by definition of the reweighted norm as well as the values of , , and . Similarly we have

Combining the above three inequalities, we have

(III.4)
(III.5)

Using (III.3) and (III.4) along with the fact , we have

(III.6)

where and . By (III.2) of Lemma III.3, we have

where and . Thus by (III.4), we have

Therefore,

(III.7)

Finally by (III.6) and (III.7),

Applying the inequality and simplifying completes the claim.

Applying Lemma III.4 to the case where and yields the following.

Lemma III.5 (Single reweighted -minimization, Sparse Case)

Assume satisfies the restricted isometry condition with parameters . Let be an -sparse vector with noisy measurements where . Let be a vector such that for some constant . Let be the smallest non-zero coordinate of in absolute value. Then when , the approximation from reweighted -minimization using weights satisfies

Here , , and and are as in Theorem III.1.

Now we begin the proof of Theorem III.1. {proof} The proof proceeds as follows. First, we use the error bound in Theorem I.2 as the initial error, and then apply Lemma III.5 repeatedly. We show that the error decreases at each iteration, and then deduce its limiting bound using the recursive relation. To this end, let for , be the error bound on where is the reconstructed signal at the iteration. Then by Theorem I.2 and Lemma III.5, we have the recursive definition

(III.8)

Here we have taken iteratively (or if remains fixed, a small constant will be added to the error). First, we show that the base case holds, . Since , we have that

Therefore we have

Next we show the inductive step, that assuming the inequality holds for all previous . Indeed, if , then we have

Since and we have that and , so is also bounded below by zero. Thus E(k) is a bounded decreasing sequence, so it must converge. Call its limit . By the recursive definition of , we must have

Solving this equation yields

where we choose the solution with the minus since is decreasing and (note also that when ). Multiplying by the conjugate and simplifying yields

Then again since , we have

{proof}

Now we begin the proof of Theorem III.2. By Lemma 6.1 of [8] and Lemma 7 of [6], we can rewrite as where

This combined with Theorem III.1 completes the claim.

Iv Numerical Results and Convergence

Our main theorems prove bounds on the reconstruction error limit. However, as is the case with many recursive relations, convergence to this threshold is often quite fast. To show this, we use dynamic programming to compute the theoretical error bound given by (III.8) and test its convergence rate to the threshold given by eqrefactualbnd. Since the ratio between and is important, we fix and test the convergence for various values of and . The results are displayed in Figure 1. We observe that in each case, as increases we require slightly more iterations. This is not surprising since higher means a lower bound. We also confirm that less iterations are required when the ratio is smaller.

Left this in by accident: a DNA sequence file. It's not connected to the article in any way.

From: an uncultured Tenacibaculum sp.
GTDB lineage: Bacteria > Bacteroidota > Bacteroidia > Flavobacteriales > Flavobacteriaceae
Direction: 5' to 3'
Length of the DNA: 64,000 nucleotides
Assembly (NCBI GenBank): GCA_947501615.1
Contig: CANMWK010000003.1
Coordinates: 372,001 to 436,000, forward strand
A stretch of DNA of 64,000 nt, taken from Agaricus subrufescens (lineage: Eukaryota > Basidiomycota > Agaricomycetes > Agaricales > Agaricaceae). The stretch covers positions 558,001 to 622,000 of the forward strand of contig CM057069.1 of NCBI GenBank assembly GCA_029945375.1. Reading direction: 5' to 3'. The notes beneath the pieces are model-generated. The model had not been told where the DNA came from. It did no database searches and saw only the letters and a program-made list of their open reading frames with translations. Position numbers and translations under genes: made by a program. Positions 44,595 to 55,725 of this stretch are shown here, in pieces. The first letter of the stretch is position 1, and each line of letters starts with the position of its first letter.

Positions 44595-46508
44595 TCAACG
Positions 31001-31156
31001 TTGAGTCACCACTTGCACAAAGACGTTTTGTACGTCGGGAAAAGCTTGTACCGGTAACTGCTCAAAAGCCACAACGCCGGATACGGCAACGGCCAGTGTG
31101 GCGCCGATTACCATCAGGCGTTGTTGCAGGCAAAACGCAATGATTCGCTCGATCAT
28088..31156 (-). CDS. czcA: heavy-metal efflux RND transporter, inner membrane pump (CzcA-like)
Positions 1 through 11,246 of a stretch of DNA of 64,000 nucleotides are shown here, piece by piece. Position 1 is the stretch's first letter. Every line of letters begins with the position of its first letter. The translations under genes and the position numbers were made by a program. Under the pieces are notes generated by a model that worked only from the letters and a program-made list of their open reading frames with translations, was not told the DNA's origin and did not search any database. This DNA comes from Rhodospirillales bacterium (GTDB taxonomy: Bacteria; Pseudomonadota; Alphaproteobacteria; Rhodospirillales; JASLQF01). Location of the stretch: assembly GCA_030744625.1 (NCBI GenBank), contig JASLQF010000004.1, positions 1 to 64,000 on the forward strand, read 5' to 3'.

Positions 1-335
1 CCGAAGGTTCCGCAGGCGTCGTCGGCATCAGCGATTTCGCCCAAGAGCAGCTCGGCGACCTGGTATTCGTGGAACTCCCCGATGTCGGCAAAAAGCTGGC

Fig. 1: The number of iterations required for the theoretical error bounds eqrefEk to reach the theoretical error threshold (III.1) when (a) , , (b) , , (c) , , (d) , .

Next we examine some numerical experiments conducted to test the actual error with reweighted -minimization versus the standard method. In these experiments we consider signals of dimension with non-zero entries. We use a measurement matrix consisting of Gaussian entries. We note that we found similar results when the measurement matrix consisted of symmetric Bernoulli entries. For each trial in our experiments we construct an -sparse signal with support chosen uniformly at random and entries from either the Gaussian distribution or the symmetric Bernoulli distribution, all independent of the matrix . We then construct the normalized Gaussian noise vector , and run the reweighted -algorithm using such that where is the variance of the normalized error vectors. This value is likely to provide a good upper bound on the noise norm (see e.g. [2], [4]). We set in the iteration. We run 500 trials for each parameter selection and signal type. We found similar results for non-sparse signals, which is not surprising since we can treat the signal error as measurement error after applying the measurement matrix (see the proof of Theorem III.2). Figures 2 and 3 display the results of the experiments and demonstrate large improvements in the error of the reweighted reconstruction compared to the reconstruction from the standard method.

Fig. 2: Improvements in the reconstruction error using reweighted -minimization versus standard -minimization for Gaussian signals. Error plot (left) and histogram of improvement factors (right).

Fig. 3: Improvements in the reconstruction error using reweighted -minimization versus standard -minimization for Bernoulli signals. Error plot (left) and histogram of improvement factors (right).

References

  • [1] S. Boyd and L. Vandenberghe. Convex Optimization. Cambridge University Press, 2004.
  • [2] E. Candès, J. Romberg, and T. Tao. Stable signal recovery from incomplete and inaccurate measurements. Comm. Pure Appl. Math, 59(8):1207–1223, 2006.
  • [3] E. Candès and T. Tao. Decoding by linear programming. IEEE Trans. Inform. Theory, 51:4203–4215, 2005.
  • [4] E. Candès, M. Wakin, and S. Boyd. Enhancing sparsity by reweighted ell-1 minimization. J. Fourier Anal. Appl., 14(5):877–905, Dec. 2008.
  • [5] E. J. Candès. The restricted isometry property and its implications for compressed sensing. Technical report, California Institute of Technology, 2008.
  • [6] A. Gilbert, M. Strauss, J. Tropp, and R. Vershynin. One sketch for all: Fast algorithms for compressed sensing. In Proc. 39th ACM Symp. Theory of Computing, San Diego, June 2007.
  • [7] S. Mendelson, A. Pajor, and N. Tomczak-Jaegermann. Uniform uncertainty principle for Bernoulli and subgaussian ensembles. To appear, Constr. Approx., 2009.
  • [8] D. Needell and J. A. Tropp. CoSaMP: Iterative signal recovery from noisy samples. Appl. Comput. Harmon. Anal., 2008. DOI: 10.1016/j.acha.2008.07.002.
  • [9] M. Rudelson and R. Vershynin. On sparse reconstruction from Fourier and Gaussian measurements. Comm. Pure Appl. Math., 61:1025–1045, 2008.
  • [10] M. Rudelson and R. Veshynin. Geometric approach to error correcting codes and reconstruction of signals. Int. Math. Res. Not., 64:4019–4041, 2005.
  • [11] R. Vershynin. Beyond hirsch conjecture: walks on random polytopes and smoothed complexity of the simplex method. SIAM J. Comput., 2006. To appear.